A regional political settlement must be reached in the Great Lakes to prevent any more humanitarian catastrophes as currently being witnessed in north Kivu, Christian Aid has said.
More than five million have died in the last ten years in the Democratic Republic of Congo (DRC), making it the world’s most deadly conflict since the Second World War.
Christian Aid says the tensions between the DRC and Rwanda, and illegal mineral mining in the DRC are the major underlying issues which must be addressed for lasting peace to be achieved.
In the immediate future Christian Aid supports the rapid deployment of an EU force to increase the effectiveness of the UN force, MONUC. This would ensure that MONUC’s Chapter VII mandate for peace enforcement and civilian protection is implemented more decisively.
Christian Aid says the recent offensive of General Laurent Nkunda is a clear act of aggression.
"The CNDP forces of General Nkunda have clearly reneged on the Goma Agreement," says Judith Melby, Christian Aid’s Africa specialist. "These forces must pull back to the positions they held in August before this latest round of fighting."
The Goma Agreement was signed last January between the government and the various armed groups active in eastern DRC, including the CNDP faction led by the dissident General Nkunda. It called for an immediate cessation of hostilities, disengagement of troops and the creation of a buffer zone.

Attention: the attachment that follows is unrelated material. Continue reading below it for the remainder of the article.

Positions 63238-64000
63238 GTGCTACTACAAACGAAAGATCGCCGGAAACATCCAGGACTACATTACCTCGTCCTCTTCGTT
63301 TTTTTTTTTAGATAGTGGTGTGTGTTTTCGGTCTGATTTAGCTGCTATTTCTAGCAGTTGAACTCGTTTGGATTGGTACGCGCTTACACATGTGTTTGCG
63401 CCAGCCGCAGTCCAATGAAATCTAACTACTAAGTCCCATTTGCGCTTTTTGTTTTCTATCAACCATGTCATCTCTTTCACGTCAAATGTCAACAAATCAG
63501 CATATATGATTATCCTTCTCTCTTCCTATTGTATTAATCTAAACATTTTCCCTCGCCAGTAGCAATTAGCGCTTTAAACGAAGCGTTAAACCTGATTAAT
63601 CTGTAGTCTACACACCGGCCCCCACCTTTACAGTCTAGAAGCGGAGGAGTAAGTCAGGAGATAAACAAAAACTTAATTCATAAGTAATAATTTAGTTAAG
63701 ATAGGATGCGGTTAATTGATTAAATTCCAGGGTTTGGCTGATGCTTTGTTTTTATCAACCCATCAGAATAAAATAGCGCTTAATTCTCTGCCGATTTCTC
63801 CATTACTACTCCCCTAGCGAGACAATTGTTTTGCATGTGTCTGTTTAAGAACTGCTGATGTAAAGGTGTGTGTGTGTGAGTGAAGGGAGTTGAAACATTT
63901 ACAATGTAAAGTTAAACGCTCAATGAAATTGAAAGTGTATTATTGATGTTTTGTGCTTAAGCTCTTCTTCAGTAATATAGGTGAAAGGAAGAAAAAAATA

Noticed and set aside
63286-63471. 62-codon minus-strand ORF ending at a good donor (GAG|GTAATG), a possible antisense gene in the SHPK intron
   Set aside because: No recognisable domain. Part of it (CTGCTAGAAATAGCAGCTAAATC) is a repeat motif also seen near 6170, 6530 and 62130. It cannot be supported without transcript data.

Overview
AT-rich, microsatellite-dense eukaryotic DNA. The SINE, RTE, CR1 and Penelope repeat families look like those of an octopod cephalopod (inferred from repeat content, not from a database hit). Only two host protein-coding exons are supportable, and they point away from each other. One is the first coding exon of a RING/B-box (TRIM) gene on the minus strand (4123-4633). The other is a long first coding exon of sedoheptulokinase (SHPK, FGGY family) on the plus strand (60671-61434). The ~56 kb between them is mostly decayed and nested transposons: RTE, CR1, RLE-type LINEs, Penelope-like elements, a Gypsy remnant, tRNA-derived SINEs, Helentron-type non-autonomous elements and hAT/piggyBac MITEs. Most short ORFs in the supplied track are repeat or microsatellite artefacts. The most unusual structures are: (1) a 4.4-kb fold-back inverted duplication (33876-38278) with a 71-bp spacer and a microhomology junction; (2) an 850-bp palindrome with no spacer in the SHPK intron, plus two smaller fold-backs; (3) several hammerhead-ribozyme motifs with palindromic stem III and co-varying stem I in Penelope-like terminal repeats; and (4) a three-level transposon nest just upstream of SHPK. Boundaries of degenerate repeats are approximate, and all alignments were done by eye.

"Civil society organisations from across the DRC were involved in drawing up a plan of action called the Amani programme to implement aspects of this national peace agreement," continues Ms Melby. "Amani is the only framework for peace negotiations and the donor community must ensure it receives all the support it needs."
Christian Aid is particularly concerned by reports of Rwandan military presence in the DRC. It says the UK government should use all its influence as a major donor and diplomatic actor in the region to ensure the cessation of intervention by foreign armies.
In November 2007, the DRC and Rwanda signed the Nairobi Agreement for the repatriation of Hutu militias and refugees who have been in the DRC since the genocide of 1994.
"This conflict will not be solved purely by talks among the various Congolese factions. Equal emphasis must be placed on making progress with the Nairobi Agreement. There must be the political will to ensure that Rwanda and the DRC fulfil their commitments made in Nairobi," says Ms Melby.
The Rwandan government has a responsibility to ensure its territory is not used for supplying weapons to the CNDP or any armed group in the Kivus.
Christian Aid says that much greater emphasis must be put on resolving the other underlying cause of the conflict; namely the illegal mineral trade.
This is fuelled by the increasing global demand for minerals found in the DRC such as cassiterite and coltan. In 2002 the UN Panel of Experts produced a report on the illegal exploitation of natural resources in the DRC. A number of UK companies were named including Barclays, De Beers and Anglo American.
"We need a greater effort and far more transparency to resolve this issue. Congo’s wealth belongs to its citizens and it should be used for the development which this country so desperately needs," says Ms Melby.
"Without peace and an effective government able to impose its authority country-wide, unscrupulous companies and countries will continue to plunder the wealth of the DRC."
The UN estimates that more than 200,000 people have been displaced since August when fighting resumed between General Nkunda and the forces of the Congolese government.